Huawei removed the content on cooperation with the MoI from the official website shortly after the SHARE Foundation released a report, which contained information that Huawei already published online. The archived version is still available. In the meantime, the Minister of Interior said that 2000 cameras will be installed instead of 1000.
Finally, in September 2019, the MoI drafted and delivered the DPIA to the Commissioner for an opinion. For civil society, this was a commendable reaction of the authorities, especially given that the new Personal Data Protection Law entered into force at the end of August and the DPIA was completed in September 2019.
An insufficient Impact Assessment
The opportunity to address all issues of public interest through the MoI’s DPIA was missed, as well as the obligation to fulfill both formal and material terms required by the Personal Data Protection Law.
The DPIA does not meet the minimum legal requirements, especially in relation to smart video surveillance, which is a source of most interest and concern of the domestic and foreign public. The methodology and structure of the DPIA do not comply with the requirements of the Personal Data Protection Law because:
- There is no comprehensive description of the intended actions on processing personal data in the case of smart video surveillance;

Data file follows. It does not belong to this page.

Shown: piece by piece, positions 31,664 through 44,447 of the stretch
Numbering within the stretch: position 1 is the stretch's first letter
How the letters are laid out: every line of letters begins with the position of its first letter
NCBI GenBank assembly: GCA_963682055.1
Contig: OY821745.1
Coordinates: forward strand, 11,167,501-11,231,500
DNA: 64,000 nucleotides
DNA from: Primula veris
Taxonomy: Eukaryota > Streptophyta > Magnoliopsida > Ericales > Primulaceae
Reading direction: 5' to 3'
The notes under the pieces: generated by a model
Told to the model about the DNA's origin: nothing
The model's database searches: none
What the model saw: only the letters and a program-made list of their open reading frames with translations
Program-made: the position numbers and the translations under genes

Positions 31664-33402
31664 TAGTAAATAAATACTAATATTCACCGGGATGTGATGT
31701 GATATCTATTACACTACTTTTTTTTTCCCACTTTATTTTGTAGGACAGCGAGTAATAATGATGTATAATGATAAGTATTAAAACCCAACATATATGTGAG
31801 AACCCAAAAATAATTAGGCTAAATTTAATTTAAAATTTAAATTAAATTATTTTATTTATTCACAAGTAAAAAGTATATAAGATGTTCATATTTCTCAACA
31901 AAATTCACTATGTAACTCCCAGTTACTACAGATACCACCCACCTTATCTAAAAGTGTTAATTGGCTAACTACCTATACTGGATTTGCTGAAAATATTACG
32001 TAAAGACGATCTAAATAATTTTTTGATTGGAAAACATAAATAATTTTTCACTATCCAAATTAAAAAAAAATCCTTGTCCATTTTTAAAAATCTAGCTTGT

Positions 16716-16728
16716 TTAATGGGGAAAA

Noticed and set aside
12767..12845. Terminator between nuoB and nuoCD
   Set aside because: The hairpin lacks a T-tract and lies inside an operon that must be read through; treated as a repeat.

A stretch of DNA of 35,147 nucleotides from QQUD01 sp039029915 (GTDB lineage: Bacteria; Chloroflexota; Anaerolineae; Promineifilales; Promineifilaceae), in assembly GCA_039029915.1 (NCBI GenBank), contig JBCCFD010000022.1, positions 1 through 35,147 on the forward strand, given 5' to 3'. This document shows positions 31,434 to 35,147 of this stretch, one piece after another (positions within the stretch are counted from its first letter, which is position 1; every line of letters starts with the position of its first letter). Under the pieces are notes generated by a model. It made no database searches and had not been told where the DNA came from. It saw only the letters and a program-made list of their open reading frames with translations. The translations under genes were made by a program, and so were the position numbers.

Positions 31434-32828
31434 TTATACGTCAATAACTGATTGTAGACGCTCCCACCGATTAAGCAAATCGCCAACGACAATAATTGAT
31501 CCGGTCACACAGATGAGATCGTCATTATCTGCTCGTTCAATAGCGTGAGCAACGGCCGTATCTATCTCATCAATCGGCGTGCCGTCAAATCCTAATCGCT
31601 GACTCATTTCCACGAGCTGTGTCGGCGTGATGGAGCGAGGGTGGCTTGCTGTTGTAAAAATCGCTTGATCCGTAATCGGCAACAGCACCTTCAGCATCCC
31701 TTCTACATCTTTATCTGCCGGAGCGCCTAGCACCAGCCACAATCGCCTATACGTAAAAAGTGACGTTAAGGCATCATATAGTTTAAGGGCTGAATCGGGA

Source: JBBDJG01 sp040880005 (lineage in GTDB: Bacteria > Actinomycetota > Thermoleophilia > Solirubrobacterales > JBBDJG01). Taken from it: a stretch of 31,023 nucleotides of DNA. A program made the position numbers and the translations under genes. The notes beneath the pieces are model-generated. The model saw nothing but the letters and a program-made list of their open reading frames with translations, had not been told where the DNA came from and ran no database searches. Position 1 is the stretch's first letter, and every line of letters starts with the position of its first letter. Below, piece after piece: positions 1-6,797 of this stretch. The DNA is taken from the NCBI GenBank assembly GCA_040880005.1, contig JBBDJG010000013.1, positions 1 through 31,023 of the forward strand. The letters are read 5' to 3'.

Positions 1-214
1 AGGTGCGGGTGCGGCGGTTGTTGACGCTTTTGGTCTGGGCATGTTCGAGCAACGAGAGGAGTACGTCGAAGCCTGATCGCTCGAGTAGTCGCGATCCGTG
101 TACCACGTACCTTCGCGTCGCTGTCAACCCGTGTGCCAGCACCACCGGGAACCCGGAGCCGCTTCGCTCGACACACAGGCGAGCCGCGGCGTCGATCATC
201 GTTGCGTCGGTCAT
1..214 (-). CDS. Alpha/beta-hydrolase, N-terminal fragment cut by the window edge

- There is no risk assessment regarding the rights and freedoms of the data subjects;
- The measures that are to be taken in relation to the existence of risk are not described;
- The technical, organisational and personnel measures for data protection are only partially described; and
- The legal basis for the mass use of smart video surveillance systems is disputable.
The positive effects on crime reduction as described in the DPIA are overestimated, due to the fact that relevant research and comparative practices have been used selectively.
It has not been established that the use of smart video surveillance is necessary for the sake of public safety, or that the use of such invasive technology is proportionate, considering the risks to citizens’ rights and freedoms.
The DPIA contains examples from countries that rely heavily on video surveillance and facial recognition technology and neglects the growing trend of banning or restricting such systems in the world, due to the identified risks to citizens’ rights and freedoms. Finally, there are numerous concerns and inconsistencies about the use of smart video surveillance comparing the DPIA and statements made by MoI officials in the media.
Suspend smart video surveillance now!
The MoI should suspend further introduction of smart video surveillance systems. In addition, the MoI and the Commissioner should initiate an inclusive public debate on video surveillance legislation and practice that will be in line with a charter on the democratic application of video surveillance in the European Union.
Unlawful video surveillance with face recognition in Belgrade (04.12.2019)
Policy brief: Serbian government is implementing unlawful video surveillance with face recognition in Belgrade (03.12.2019)
(Contribution by EDRi member SHARE Foundation, Serbia)